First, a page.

Legal Correspondent

New Delhi: “The statute book of India has indeed a bulging belly. The recommendations of the Judicial Impact Assessment Task Force headed by Justice Jagannadha Rao are timely and show the way for fulfilling a pressing need of the time,” says Law Commission member Tahir Mahmood.

The Task Force, in its report, said that before any law was enacted, its impact on courts and financial implications must be assessed. Wherever necessary the number of courts to deal with such legislation must be increased correspondingly.

In a statement, reacting to the Task Force recommendations, Mr. Mahmood said: “Some of the laws date back to 1836. A Central legislature was first established in India in 1833 and laws began rolling in three years. Nearly 200 laws had been enacted by the end of the century. Another 200 were added till the advent of Independence.”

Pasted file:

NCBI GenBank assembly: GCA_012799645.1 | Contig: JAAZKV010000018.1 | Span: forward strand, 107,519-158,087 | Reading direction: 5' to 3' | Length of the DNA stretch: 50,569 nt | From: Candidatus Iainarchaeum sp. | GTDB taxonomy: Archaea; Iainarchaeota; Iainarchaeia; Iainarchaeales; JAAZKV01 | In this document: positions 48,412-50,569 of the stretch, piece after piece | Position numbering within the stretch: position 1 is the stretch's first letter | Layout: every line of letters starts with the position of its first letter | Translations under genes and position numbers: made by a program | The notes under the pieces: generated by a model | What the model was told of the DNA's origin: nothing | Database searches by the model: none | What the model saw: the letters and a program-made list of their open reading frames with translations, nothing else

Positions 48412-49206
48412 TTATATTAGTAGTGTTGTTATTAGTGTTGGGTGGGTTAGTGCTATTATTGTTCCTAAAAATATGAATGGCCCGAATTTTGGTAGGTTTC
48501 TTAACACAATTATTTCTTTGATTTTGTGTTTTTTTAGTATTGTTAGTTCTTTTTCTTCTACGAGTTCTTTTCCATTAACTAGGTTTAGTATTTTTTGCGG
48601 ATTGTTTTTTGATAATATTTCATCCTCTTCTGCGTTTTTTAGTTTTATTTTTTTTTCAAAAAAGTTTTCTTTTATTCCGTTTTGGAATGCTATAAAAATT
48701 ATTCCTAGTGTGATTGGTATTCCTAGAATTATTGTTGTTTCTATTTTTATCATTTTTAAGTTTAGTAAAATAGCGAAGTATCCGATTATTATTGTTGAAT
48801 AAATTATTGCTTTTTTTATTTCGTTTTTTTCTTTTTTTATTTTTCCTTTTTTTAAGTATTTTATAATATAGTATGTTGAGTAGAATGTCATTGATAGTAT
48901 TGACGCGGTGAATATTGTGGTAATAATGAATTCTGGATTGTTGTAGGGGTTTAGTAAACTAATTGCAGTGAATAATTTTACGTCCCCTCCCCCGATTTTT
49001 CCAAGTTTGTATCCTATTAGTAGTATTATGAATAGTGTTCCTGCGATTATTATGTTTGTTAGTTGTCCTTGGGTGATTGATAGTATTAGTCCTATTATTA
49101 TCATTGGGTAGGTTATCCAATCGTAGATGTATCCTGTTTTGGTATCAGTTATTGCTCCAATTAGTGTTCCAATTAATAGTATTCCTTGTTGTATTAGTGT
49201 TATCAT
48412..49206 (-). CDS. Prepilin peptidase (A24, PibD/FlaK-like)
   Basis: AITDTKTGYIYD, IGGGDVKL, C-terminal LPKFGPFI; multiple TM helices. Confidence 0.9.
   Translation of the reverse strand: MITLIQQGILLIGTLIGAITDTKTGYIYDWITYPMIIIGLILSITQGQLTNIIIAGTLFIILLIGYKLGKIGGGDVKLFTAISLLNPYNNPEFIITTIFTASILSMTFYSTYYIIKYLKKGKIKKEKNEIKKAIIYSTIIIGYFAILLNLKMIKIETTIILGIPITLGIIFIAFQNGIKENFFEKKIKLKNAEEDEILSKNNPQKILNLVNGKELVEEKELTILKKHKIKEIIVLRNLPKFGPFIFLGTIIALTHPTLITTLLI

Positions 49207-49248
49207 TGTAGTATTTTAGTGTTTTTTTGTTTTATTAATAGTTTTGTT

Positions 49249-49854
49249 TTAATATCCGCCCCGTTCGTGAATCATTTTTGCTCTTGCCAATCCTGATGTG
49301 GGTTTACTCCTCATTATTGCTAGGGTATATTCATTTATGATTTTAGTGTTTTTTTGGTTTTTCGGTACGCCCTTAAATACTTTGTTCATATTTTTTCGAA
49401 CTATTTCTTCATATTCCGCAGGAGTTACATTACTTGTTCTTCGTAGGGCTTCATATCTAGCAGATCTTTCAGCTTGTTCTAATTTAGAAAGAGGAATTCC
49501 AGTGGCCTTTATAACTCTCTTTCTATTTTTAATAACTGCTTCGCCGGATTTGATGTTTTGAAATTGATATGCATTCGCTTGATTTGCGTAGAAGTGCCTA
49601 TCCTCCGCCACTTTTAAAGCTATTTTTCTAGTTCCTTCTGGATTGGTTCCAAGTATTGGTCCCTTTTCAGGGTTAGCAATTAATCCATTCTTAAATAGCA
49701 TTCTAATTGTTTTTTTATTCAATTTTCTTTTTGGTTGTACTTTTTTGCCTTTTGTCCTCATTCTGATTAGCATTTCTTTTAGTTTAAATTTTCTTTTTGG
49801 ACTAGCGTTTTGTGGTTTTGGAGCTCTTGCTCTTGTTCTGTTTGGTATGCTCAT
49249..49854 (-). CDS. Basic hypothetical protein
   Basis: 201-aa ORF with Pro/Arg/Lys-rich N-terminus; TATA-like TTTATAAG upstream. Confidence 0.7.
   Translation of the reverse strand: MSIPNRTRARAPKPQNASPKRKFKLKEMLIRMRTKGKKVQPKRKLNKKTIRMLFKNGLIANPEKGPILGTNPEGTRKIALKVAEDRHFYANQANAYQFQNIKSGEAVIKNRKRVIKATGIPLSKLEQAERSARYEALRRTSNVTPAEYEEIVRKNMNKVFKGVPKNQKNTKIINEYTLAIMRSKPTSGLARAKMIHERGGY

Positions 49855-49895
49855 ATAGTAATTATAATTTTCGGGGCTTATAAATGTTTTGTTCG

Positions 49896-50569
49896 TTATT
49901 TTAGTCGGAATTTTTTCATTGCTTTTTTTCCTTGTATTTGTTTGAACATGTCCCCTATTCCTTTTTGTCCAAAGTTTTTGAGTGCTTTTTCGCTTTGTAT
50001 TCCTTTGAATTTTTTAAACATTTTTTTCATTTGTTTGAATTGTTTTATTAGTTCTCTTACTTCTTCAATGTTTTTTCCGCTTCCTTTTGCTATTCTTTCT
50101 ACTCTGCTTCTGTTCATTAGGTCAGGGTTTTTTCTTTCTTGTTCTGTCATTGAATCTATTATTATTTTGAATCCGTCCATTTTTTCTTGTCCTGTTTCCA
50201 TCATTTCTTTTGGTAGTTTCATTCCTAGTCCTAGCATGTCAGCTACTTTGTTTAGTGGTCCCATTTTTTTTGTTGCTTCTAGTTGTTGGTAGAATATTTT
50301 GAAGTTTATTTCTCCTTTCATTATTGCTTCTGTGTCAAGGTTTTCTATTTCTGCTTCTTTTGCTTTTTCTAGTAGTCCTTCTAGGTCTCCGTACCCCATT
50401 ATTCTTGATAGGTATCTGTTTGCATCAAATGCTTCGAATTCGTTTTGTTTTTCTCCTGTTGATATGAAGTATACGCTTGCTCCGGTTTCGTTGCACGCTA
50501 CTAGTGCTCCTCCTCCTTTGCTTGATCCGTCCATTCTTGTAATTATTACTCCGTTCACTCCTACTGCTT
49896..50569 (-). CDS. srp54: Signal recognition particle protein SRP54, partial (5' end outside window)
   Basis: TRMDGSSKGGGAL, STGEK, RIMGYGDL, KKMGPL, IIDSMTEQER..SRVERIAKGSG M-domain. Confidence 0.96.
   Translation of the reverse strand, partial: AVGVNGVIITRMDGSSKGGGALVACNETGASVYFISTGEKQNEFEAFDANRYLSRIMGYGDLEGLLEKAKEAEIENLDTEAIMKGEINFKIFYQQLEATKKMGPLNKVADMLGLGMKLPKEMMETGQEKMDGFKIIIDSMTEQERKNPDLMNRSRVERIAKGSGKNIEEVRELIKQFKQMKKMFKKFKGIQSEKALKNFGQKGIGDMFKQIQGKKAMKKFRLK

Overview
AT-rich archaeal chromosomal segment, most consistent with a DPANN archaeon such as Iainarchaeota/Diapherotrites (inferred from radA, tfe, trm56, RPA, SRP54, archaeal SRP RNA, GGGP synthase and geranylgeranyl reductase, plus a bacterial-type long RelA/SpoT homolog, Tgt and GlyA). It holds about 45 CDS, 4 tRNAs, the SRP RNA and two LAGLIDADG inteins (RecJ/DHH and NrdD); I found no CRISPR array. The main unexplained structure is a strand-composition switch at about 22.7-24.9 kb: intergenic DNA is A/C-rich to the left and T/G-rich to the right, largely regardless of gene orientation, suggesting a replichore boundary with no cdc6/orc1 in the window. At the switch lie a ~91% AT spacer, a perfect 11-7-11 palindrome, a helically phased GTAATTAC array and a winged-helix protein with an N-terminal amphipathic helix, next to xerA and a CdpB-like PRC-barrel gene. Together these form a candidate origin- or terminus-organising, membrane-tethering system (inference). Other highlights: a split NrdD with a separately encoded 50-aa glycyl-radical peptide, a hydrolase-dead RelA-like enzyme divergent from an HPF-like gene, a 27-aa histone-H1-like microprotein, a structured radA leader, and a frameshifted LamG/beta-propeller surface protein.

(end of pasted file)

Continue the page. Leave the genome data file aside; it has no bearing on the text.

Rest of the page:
The number of laws enacted by Parliament “since the Constitution came into force is much larger than those in force earlier. These are supplemented by a heap of State legislation. This enormous body of laws is bound to take its toll in the form of delayed justice.”

Make the right choice

He said, “It is high time the antiquated laws surviving in the statute book were repealed and those still required shortened and consolidated. The pace at which new laws are being enacted also needs to be arrested.

“Our choice indeed lies between an unduly bulging legal manual and speedy justice and we must opt for the latter.”